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Myanmar: ‘Reckless’ shipments of jet fuel continue as air strikes multiply

July 8th, 2024  •  Author:   Amnesty International  •  11 minute read
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  • Data reveals shipments of jet fuel still arriving in Myanmar
  • Investigation shows military air strike killed 12 civilians and injured 26 as historic monastery in Magway, Central Myanmar attacked
  • “My friends were killed right before my eyes on the street,” eyewitness tells Amnesty

Amnesty International has documented new shipments of aviation fuel to Myanmar despite global calls to deprive the country’s military of the resources it needs to carry out unlawful air strikes.

In January 2024, Amnesty International exposed the Myanmar military’s new evasive tactics for importing aviation fuel throughout 2023, following sanctions imposed on parts of its supply chain.

That pattern continues with at least two, and likely three, additional shipments of aviation fuel having entered the country between January and June this year. As with the previous shipments identified by Amnesty International in January, the fuel was bought and sold multiple times before reaching the last leg of its trip in Viet Nam ahead of shipment to Myanmar.

In two instances, the Chinese owned HUITONG78 oil tanker transported fuel from Viet Nam to Myanmar. Other companies appear to have played a role in the supply chain too, including fuel traders Singapore-based Sahara Energy International Pte. Ltd. and Chinese state-owned entity (SOE) CNOOC Trading (Singapore) Pte. Ltd. A likely third shipment, also by HUITONG78, appears to have come to Myanmar from the United Arab Emirates (UAE) in May 2024.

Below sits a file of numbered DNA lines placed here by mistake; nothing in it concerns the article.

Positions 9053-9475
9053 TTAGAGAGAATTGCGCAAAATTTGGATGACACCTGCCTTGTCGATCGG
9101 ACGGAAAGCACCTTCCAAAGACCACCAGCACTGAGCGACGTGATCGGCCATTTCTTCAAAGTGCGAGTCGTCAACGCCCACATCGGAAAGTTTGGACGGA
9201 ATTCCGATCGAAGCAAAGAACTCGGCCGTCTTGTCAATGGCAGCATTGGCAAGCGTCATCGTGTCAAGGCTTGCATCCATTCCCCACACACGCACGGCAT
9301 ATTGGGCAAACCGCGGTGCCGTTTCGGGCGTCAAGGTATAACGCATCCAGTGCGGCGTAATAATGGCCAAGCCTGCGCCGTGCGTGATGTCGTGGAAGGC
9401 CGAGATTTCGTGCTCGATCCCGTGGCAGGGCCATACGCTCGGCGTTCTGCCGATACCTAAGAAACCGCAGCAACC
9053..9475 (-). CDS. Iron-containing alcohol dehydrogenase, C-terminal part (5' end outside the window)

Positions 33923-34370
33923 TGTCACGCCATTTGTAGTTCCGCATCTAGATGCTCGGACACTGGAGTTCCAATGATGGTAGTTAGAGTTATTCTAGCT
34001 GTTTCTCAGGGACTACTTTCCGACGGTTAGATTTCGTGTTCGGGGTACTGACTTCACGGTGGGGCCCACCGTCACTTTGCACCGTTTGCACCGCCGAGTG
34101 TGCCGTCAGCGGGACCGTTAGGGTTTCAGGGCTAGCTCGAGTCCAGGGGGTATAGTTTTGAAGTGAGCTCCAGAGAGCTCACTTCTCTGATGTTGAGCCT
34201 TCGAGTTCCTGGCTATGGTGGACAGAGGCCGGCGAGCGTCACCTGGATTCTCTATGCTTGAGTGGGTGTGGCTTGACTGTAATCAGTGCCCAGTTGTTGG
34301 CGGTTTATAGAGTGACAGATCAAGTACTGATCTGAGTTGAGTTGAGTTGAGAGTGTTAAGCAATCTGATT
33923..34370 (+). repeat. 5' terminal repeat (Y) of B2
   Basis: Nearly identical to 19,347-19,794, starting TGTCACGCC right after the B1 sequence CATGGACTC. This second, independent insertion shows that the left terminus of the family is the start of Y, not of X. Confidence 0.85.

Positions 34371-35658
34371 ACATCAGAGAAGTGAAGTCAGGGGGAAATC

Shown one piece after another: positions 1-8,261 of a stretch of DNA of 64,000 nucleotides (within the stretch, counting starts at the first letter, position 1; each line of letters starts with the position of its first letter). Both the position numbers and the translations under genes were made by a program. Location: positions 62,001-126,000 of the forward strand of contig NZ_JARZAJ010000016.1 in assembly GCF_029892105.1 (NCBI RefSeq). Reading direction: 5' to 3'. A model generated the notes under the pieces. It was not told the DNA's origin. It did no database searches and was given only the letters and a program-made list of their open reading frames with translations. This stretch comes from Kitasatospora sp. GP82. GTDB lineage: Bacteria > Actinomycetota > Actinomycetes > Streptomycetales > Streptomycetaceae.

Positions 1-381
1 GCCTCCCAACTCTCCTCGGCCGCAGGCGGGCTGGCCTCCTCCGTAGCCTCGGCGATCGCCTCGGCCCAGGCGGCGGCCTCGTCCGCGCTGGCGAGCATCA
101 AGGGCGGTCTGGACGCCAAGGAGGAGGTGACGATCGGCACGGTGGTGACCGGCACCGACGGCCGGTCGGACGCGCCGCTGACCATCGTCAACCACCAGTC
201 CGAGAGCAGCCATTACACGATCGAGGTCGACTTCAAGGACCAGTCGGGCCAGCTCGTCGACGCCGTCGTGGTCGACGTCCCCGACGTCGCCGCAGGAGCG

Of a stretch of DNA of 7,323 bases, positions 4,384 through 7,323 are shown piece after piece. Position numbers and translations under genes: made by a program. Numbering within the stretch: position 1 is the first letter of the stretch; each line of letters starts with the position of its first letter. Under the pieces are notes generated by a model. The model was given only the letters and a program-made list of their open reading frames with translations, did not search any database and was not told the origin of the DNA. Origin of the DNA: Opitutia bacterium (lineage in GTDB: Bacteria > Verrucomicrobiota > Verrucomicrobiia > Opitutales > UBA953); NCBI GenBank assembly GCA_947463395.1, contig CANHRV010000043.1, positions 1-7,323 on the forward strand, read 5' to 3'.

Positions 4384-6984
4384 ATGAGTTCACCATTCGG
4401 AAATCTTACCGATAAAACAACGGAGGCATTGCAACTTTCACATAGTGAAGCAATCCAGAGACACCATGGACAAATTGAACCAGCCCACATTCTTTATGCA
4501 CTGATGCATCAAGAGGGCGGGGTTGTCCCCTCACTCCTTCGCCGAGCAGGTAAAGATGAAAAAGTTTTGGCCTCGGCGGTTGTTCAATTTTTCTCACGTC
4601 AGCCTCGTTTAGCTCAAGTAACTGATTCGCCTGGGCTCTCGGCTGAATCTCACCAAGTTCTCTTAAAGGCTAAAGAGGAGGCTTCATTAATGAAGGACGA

It is unclear how the fuel was used after it arrived, but the military’s control of the port means there are significant risks it could be used for non-civilian purposes.

“The Myanmar military is relying on the very same Chinese vessel and Vietnamese companies to import its aviation fuel, despite Amnesty International having already exposed that reckless supply chain,” said Agnes Callamard, Secretary General of Amnesty International.

“It is a raw display of both the sheer impunity with which the Myanmar military is operating, and the utter complicity of the states responsible, including Viet Nam, China and Singapore.”

Air strikes on the rise

In June 2024 the United Nations Special Rapporteur on the situation of human rights in Myanmar reported that military air strikes against civilian targets in Myanmar have increased five-fold in the first half of this year.

Amnesty International documented one of these attacks. Witnesses told Amnesty that on the morning of 9 May, the Myanmar military launched an attack on a monastery in Saw Township’s Ah Kyi Pan Pa Lon village in central Myanmar’s Magway Region.

Following two initial air strikes, witnesses said that a fighter jet then circled back around and followed up with heavy gunfire directed at those fleeing the initial explosions.

The monastery, which is believed to be roughly 100 years old, was destroyed.

This image shows the aftermath of an air strike on a monastery in Myanmar’s Magway Region on 9 May 2024.

Amnesty International interviewed four survivors of the attack in Magway and one person who arrived at the scene afterwards to help the victims. Researchers also analysed 34 photos showing the corpses of victims, wounds of survivors, weapons used in the attack and the extent of the damage.

All the visual evidence of the destruction of the monastery is consistent with an air strike that caused a fire and severely burned both the structure and many of the victims. Photos of fragments of the ordnance used show the remnants of a tail kit for an aerial bomb, as well as unexploded 23mm High Explosive Incendiary (HEI) ammunition that is fired from the GSh-23 machine gun mounted as pods on fighter jets such as the Russian YAK-130.

Pieces of the tail kit of an aircraft bomb, and an unexploded 23mm High Explosive Incendiary (HEI) round, found at the monastery after the air strike in Myanmar’s Magway Region on 9 May 2024.

A discarded cartridge from a 23mm High Explosive Incendiary (HEI) round, most likely fired from a GSh-23 machine gun pod mounted on a fighter jet flown by the Myanmar military. The round was manufactured locally in Myanmar in 2024. It was found at the site of an air strike on a monastery in Myanmar’s Magway Region on 9 May 2024.